Regarding the Wikipedia comment: I do agree with you, and normally I wouldn't cite "hard to find" facts. The reason I used Wikipedia was either because I knew the information as true, but simply needed a place to cite (such as when the airport changed names or what an ILS system does), or to combine facts I'd seen in a few places, so as to avoid citing multiple sources for a relatively small amount of overall information. What I did find doing this research, though, is that information on the airport is very, very limited. My grandfather, who is into NJ history, scoped out some university and the Newark libraries, and found very little. Unfortunately, since the books that could have (no guarantee on that) been helpful couldn't be checked out, I wasn't able to use them.
LTBEWR From United States of America, joined Jan 2004, 13841 posts, RR: 17
Reply 5, posted (9 years 10 months 6 hours ago) and read 11211 times:
While it probably doesn't exist today, in Terminal B(?) by the gate for a LH flight to FRA, they had displays on the the history of EWR.
As my screen name suggests, EWR is my favorite NYC area airport, especially as it is only 12 miles south and on a major flight path for it from where I live. It's just too bad they couldn't have built the NY Turnpike a few 100 yards to the East, so there could have been more room for more and wider runways, which would help when the weather turns.
Glydrflyr From United States of America, joined Jan 2005, 207 posts, RR: 0
Reply 6, posted (9 years 9 months 4 weeks 1 day 17 hours ago) and read 11089 times:
I grew up in Kearny, N. J., a few miles north of EWR in the 1940s, and often rode my bike through Kearny, Harrison and down to EWR, (Much to my mothers consternation) to watch DC-3s, DC-4s, C-46s, DC-6s and Connies pull up to the gates, swing their wing over my head, shut down and deplane their passengers who would pick up their own luggage on the tarmac as it was placed there by the fist officer.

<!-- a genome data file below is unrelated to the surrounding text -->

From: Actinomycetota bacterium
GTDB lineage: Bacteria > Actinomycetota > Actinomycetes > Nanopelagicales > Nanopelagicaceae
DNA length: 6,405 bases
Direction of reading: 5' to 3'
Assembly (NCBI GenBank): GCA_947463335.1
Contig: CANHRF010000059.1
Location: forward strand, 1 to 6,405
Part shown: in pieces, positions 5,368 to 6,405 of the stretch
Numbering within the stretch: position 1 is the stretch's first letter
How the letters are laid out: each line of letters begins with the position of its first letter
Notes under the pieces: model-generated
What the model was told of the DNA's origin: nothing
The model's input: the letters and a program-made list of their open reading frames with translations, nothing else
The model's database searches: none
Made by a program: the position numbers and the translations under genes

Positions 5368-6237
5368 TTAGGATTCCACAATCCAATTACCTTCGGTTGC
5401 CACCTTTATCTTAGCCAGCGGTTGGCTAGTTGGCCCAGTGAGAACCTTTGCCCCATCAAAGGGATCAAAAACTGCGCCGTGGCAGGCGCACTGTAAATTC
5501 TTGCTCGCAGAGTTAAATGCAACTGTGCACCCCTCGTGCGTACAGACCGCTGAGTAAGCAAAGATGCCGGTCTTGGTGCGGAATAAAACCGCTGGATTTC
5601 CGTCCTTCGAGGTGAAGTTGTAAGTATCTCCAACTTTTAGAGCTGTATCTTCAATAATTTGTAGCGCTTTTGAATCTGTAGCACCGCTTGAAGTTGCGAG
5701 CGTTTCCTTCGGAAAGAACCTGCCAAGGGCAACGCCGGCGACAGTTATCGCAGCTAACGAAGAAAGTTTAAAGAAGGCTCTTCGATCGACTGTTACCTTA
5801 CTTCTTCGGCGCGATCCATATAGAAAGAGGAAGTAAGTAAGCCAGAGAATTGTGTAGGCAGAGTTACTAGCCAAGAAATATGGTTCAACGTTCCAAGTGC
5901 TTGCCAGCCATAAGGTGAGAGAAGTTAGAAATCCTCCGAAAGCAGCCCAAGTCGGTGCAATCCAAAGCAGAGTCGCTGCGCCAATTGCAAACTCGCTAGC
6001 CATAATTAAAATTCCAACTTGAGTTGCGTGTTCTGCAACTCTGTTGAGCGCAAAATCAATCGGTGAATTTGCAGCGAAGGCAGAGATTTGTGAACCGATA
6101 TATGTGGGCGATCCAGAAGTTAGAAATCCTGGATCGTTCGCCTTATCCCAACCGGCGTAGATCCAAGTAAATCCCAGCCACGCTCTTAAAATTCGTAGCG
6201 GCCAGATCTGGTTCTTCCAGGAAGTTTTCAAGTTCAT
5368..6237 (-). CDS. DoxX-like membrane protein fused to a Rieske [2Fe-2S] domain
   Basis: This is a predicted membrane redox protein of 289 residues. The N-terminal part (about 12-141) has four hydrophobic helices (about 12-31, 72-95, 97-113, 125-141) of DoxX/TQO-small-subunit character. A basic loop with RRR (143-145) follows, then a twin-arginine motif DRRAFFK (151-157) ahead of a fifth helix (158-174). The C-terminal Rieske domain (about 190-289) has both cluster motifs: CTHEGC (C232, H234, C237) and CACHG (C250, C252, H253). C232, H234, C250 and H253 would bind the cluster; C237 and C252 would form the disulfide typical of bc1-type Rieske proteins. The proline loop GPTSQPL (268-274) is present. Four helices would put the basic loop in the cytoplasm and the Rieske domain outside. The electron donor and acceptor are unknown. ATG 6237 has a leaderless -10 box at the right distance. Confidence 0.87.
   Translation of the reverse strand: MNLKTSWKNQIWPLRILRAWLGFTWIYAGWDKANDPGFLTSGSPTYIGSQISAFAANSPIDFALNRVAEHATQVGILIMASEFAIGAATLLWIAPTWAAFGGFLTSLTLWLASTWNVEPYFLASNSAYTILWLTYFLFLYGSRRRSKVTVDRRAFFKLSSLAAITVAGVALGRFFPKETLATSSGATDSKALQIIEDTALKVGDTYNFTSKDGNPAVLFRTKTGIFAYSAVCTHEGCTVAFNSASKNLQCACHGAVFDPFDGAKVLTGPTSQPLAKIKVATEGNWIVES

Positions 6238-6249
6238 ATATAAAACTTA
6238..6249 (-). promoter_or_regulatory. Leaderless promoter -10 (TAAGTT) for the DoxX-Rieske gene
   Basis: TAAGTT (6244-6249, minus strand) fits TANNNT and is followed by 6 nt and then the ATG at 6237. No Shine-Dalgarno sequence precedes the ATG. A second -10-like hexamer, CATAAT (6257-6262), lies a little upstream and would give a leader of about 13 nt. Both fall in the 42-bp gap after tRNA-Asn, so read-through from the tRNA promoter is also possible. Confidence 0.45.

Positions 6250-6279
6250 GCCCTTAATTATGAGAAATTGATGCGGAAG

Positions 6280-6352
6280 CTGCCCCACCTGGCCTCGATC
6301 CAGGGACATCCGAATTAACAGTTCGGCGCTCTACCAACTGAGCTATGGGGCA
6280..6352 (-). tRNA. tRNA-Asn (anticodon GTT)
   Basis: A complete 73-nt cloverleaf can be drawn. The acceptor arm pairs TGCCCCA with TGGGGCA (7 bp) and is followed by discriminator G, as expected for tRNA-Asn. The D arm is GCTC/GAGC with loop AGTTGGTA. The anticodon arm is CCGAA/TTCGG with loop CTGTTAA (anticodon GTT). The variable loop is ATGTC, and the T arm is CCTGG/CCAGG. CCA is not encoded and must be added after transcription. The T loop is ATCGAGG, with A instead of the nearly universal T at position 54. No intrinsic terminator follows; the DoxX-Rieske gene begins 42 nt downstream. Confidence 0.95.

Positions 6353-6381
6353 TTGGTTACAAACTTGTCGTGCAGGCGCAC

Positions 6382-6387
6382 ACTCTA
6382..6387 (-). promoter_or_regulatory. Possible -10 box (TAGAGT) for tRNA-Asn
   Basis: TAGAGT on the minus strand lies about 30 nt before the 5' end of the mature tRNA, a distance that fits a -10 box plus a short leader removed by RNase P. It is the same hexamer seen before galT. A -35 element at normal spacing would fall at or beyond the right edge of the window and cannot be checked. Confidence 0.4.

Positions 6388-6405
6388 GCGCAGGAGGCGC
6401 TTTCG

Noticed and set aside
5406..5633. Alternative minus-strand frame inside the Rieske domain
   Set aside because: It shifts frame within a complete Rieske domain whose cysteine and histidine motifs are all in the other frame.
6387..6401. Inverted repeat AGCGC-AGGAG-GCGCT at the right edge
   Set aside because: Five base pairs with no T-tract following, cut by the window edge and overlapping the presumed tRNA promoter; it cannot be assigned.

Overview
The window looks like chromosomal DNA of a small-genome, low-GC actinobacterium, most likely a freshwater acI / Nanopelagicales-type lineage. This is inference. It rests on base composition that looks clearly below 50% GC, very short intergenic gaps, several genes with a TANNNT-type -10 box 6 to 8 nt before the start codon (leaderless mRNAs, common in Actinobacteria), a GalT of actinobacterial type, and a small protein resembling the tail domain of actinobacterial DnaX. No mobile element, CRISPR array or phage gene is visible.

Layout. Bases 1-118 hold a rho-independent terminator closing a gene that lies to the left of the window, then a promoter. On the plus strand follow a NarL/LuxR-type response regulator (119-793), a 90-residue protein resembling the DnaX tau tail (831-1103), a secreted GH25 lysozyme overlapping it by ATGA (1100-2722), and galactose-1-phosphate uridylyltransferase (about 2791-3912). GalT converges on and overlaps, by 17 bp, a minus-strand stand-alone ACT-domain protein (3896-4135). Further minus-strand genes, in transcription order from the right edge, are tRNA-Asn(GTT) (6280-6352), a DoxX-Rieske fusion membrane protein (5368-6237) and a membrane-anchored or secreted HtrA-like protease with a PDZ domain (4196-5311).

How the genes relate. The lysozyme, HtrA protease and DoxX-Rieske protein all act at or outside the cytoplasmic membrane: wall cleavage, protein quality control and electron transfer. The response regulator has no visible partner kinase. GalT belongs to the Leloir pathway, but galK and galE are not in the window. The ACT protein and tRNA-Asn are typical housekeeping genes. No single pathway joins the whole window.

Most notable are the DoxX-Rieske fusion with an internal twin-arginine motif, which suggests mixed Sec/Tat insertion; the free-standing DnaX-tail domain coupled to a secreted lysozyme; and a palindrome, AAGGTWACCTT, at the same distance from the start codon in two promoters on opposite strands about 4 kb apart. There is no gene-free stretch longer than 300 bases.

The first air show I ever saw was at EWR in 1947. It featured a USAF jet fighter flying by, astounding my grandfather.
EWR had the very first control tower, visible in the photo of the terminal dedication, in the world. Controllers used both radio and light guns to direct traffic in the beginning.
In the early 60s', I would bring my students there for "Big Airport" experience early on Sunday mornings, with the controllers giving them GCA (Ground Controlled Approach) headings while the student was under the hood. Can't do that anymore!
Three crashes in a few months involving a DC-3, a C-46 and a DC-6, all of which went down in Elizabeth, just south of EWR, led to the take over by the Port of New York Authority, who realigned the runways and closed the old ones.
At the 50th anniversary, (1979) I flew a Cherokee into EWR, the one and only time I ever actually landed a plane there, even though I did many, many ILs approaches in the early 60s.
The 1935 terminal, with its Art Deco architecture, has been moved and now houses a variety of PONYA offices, but the first floor is open to the public, looking much like it did in the 40s', without the airline counters, of course.
This terminal, now designated as building 1, is worth a visit. There is ample free parking available right outside the building.